2. Cleaning salt from river sand

EXPERIENCE 2. Cleaning salt from the admixture of river sand. Easily soluble substances can be easily cleaned from mechanical impurities by filtering the solution. First, it is necessary to place the contaminated table salt in water, the salt will dissolve in water, but no impurities. To separate solids, you can use the filtering method. Note that when a contaminant is soluble, the filter cannot separate it. How to get dry table salt from a purified solution? To do this, you need to use the evaporation method: the water will evaporate, and crystals of purified salt will remain on the walls of the porcelain cup.

Fig. 2. Purification of table salt from river sand impurities (stage of evaporation of the filtrate)

Purification of salt from river sand is carried out based on such properties of salt as good solubility in water and non-volatility (when evaporating water from a solution).

3. Separation of a mixture of vegetable oil and water

EXPERIENCE 3. Separation of a mixture of vegetable oil and water. If liquids are not soluble in each other and have different densities, then they can be separated using the settling method.

Pour water into the separatory funnel and add a few drops of vegetable oil. Shake the funnel. It turns out a white emulsion: a mixture of oil and water. Let the mixture stand. Gradually, the emulsion is divided into two layers: the heavy lower layer is water. Upper, lighter - vegetable oil. Carefully pour water through the tap of the separatory funnel. Vegetable oil remains in the funnel.

Fig. 3. Using the settling method to separate a mixture of vegetable oil and water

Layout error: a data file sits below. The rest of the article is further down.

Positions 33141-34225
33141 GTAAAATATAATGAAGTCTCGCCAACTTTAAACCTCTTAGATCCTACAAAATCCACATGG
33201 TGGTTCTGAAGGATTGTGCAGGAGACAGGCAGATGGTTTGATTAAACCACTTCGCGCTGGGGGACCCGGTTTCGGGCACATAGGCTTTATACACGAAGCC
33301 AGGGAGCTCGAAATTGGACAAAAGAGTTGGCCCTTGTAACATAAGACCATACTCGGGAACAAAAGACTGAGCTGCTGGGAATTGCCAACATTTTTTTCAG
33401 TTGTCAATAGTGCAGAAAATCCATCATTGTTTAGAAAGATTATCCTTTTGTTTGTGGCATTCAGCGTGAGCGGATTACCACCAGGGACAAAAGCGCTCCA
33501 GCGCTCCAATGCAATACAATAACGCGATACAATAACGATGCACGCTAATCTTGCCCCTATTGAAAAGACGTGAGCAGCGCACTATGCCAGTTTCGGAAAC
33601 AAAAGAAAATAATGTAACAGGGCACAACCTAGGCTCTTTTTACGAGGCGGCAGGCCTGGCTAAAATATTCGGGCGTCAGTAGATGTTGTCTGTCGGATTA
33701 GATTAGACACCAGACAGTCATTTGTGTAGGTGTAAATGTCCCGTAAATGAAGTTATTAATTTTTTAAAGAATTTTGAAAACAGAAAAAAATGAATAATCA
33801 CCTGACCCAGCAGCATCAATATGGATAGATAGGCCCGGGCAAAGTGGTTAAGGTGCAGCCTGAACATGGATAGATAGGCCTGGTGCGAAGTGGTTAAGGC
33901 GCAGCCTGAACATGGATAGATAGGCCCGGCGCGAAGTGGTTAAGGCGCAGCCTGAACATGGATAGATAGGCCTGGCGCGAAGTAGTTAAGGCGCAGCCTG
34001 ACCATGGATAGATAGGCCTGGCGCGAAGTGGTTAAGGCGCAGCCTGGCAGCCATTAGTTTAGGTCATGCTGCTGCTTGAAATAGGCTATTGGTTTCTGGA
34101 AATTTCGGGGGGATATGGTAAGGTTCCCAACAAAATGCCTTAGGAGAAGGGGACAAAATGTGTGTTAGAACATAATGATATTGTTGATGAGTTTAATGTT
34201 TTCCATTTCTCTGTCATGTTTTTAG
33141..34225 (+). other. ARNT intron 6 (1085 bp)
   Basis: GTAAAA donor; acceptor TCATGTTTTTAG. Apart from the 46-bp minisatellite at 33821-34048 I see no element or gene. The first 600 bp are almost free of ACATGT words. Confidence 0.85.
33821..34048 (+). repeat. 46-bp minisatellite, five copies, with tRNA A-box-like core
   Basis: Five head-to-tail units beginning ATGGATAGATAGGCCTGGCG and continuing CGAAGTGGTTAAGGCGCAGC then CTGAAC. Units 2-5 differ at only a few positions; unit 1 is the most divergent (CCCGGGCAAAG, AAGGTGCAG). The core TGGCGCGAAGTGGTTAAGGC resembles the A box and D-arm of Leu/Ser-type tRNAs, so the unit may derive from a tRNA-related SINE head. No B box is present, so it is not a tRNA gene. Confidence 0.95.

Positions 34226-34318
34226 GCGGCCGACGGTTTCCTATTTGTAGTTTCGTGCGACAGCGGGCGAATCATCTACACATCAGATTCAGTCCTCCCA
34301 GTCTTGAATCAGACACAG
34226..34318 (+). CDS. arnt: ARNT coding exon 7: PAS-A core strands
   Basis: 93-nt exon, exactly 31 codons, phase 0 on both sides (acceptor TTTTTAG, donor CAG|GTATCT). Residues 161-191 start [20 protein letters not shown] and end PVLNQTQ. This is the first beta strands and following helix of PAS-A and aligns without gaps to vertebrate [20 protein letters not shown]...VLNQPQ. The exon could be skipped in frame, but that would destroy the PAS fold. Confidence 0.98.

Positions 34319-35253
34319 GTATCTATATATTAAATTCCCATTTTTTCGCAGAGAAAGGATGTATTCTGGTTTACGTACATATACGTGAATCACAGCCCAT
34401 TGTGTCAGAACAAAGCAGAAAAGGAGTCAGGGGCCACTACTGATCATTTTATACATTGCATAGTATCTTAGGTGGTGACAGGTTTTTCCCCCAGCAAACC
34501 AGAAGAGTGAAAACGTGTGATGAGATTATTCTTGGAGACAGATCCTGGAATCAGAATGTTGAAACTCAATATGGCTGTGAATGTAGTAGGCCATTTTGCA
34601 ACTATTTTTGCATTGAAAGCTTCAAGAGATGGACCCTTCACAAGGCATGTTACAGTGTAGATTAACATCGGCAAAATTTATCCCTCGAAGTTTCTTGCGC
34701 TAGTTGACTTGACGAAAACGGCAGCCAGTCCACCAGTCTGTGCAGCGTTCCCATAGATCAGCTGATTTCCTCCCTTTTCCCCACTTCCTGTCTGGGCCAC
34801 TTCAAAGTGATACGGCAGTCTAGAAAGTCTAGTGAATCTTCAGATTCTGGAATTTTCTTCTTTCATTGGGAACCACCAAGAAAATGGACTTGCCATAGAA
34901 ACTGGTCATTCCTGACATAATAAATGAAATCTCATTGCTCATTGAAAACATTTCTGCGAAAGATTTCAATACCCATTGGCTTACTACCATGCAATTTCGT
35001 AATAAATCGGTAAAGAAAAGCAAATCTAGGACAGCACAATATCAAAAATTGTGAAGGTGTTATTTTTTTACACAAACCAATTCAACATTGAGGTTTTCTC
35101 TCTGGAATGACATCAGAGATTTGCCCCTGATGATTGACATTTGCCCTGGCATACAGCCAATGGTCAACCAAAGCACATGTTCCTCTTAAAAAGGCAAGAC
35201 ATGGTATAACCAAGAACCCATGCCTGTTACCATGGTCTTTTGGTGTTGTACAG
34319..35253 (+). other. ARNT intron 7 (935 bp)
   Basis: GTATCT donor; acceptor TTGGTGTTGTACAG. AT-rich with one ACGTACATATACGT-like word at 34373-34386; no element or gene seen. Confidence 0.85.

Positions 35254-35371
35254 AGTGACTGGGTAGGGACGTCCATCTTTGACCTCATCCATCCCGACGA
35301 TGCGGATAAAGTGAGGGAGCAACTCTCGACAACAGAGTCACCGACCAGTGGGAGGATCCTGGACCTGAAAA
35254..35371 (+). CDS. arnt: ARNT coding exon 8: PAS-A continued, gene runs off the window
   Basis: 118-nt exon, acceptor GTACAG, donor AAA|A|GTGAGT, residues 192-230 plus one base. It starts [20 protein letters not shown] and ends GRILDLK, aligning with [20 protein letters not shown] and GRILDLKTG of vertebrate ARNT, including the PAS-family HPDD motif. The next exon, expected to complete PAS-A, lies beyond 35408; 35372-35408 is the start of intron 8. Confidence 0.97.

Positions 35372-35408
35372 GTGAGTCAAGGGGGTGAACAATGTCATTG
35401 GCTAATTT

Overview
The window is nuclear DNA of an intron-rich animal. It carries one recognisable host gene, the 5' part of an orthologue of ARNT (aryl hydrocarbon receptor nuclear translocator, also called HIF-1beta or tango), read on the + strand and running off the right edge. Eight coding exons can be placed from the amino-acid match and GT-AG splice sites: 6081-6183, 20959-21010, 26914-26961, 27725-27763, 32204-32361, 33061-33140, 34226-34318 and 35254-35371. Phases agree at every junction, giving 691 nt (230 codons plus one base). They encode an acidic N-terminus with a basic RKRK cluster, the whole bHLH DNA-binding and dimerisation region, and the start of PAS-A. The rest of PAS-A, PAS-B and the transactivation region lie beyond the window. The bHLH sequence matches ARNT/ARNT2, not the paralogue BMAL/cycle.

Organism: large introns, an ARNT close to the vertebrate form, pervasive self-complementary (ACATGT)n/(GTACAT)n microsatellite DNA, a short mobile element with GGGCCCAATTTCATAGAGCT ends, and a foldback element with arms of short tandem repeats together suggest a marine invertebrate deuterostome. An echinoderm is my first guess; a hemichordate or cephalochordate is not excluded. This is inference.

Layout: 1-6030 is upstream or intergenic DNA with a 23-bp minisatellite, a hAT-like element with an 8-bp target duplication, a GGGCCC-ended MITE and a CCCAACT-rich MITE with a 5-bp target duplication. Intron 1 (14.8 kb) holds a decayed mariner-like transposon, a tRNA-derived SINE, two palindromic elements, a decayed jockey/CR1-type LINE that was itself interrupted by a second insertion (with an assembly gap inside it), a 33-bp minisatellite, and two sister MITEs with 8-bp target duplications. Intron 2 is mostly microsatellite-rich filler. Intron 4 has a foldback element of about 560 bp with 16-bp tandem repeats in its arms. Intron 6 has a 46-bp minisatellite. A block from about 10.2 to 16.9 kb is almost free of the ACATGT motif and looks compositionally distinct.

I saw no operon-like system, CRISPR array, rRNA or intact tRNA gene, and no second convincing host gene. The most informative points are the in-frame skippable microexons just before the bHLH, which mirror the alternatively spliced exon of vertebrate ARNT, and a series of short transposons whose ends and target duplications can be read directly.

By settling, it is possible to separate mixtures of other slightly or insoluble liquids of different densities in each other. For example, a mixture of gasoline and water, a mixture of oil and water.

Recommended Reading List

1. A collection of tasks and exercises in chemistry: 8th grade: to the textbook P.A. Orzhekovsky and others. "Chemistry, Grade 8" / P.A. Orzhekovsky, N.A. Titov, F.F. Hegel. - M .: AST: Astrel, 2006.

2. Ushakova OV Workbook on chemistry: 8th grade: to the textbook P.A. Orzhekovsky and others. "Chemistry. Grade 8 ”/ O.V. Ushakova, P.I. Bespalov, P.A. Orzhekovsky, under. ed. prof. P.A. Orzhekovsky - M .: AST: Astrel: Profizdat, 2006. (p.10-11)

3. Chemistry: 8th grade: textbook. for general institutions / P.A. Orzhekovsky, L.M. Meshcheryakova, L.S. Contact M .: AST: Astrel, 2005. (§4)

4. Chemistry: inorg. chemistry: textbook. for 8 cl. general institutions / G.E. Rudzitis, FyuGyu Feldman. - M .: Education, Moscow Textbooks OJSC, 2009. (§2)

5. Encyclopedia for children. Volume 17. Chemistry / Chap. ed.V.A. Volodin, Ved. scientific ed. I. Leenson. - M .: Avanta +, 2003.

Additional web resources

1. A single collection of digital educational resources (Source).

2. The electronic version of the journal "Chemistry and Life" (Source).

Homework

Do a home experiment. Touch up 50 ml of water with ink. Add 2-3 tablets of activated carbon. Mix well. Let the mixture settle or filter it. Describe your observations. What water treatment method did you use?

If you find an error or a broken link, please let us know - make your contribution to the development of the project.